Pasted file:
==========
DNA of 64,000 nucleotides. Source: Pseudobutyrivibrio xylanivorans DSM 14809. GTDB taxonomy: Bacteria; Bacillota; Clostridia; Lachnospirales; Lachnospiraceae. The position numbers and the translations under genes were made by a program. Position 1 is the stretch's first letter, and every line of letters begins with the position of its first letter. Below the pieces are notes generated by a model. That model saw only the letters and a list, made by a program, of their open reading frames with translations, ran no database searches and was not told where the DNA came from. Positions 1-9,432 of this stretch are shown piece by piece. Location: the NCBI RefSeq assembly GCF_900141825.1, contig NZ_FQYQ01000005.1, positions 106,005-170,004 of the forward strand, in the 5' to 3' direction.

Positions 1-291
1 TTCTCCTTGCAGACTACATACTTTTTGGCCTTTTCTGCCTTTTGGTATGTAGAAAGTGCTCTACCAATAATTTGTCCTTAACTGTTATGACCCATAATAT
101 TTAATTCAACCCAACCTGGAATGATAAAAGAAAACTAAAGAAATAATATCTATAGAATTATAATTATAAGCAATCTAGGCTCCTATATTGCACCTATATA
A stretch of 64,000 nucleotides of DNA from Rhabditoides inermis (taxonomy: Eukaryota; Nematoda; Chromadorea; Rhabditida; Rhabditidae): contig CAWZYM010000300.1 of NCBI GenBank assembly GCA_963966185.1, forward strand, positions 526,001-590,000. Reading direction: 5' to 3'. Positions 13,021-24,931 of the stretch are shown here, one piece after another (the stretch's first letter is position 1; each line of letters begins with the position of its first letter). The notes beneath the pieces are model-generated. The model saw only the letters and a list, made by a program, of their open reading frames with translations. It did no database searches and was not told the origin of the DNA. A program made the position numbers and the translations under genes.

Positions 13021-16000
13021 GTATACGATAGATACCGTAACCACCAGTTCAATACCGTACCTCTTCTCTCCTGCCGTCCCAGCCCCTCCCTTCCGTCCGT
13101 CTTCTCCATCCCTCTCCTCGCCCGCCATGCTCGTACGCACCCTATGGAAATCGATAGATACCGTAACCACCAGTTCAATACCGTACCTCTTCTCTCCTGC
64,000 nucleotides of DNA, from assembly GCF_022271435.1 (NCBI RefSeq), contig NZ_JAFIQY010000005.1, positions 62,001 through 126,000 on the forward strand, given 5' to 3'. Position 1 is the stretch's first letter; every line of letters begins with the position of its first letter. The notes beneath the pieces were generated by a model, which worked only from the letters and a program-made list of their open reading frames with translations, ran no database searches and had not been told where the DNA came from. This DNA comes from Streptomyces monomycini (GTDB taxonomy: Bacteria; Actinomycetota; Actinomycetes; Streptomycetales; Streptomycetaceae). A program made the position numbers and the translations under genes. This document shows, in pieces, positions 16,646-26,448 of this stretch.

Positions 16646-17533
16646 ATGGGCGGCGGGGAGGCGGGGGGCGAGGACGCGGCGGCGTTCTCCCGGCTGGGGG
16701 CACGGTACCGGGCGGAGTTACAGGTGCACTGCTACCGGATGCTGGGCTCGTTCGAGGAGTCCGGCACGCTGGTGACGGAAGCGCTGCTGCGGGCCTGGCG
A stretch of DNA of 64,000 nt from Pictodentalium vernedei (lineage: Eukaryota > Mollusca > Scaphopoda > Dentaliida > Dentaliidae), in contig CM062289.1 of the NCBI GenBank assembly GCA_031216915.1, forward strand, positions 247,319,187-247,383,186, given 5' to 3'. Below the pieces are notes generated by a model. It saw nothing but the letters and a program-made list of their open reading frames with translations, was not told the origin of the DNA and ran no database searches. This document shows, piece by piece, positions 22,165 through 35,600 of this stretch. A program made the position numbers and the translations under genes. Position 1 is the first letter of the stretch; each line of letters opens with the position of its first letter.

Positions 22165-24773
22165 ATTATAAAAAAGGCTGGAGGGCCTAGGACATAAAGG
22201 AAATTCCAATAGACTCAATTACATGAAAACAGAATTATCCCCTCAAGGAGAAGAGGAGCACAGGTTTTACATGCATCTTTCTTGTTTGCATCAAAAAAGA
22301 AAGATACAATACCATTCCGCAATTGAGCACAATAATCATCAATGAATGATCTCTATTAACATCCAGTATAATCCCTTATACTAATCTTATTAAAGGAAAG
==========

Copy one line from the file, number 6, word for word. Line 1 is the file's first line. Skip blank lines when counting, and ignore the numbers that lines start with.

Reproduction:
Positions 13021-16000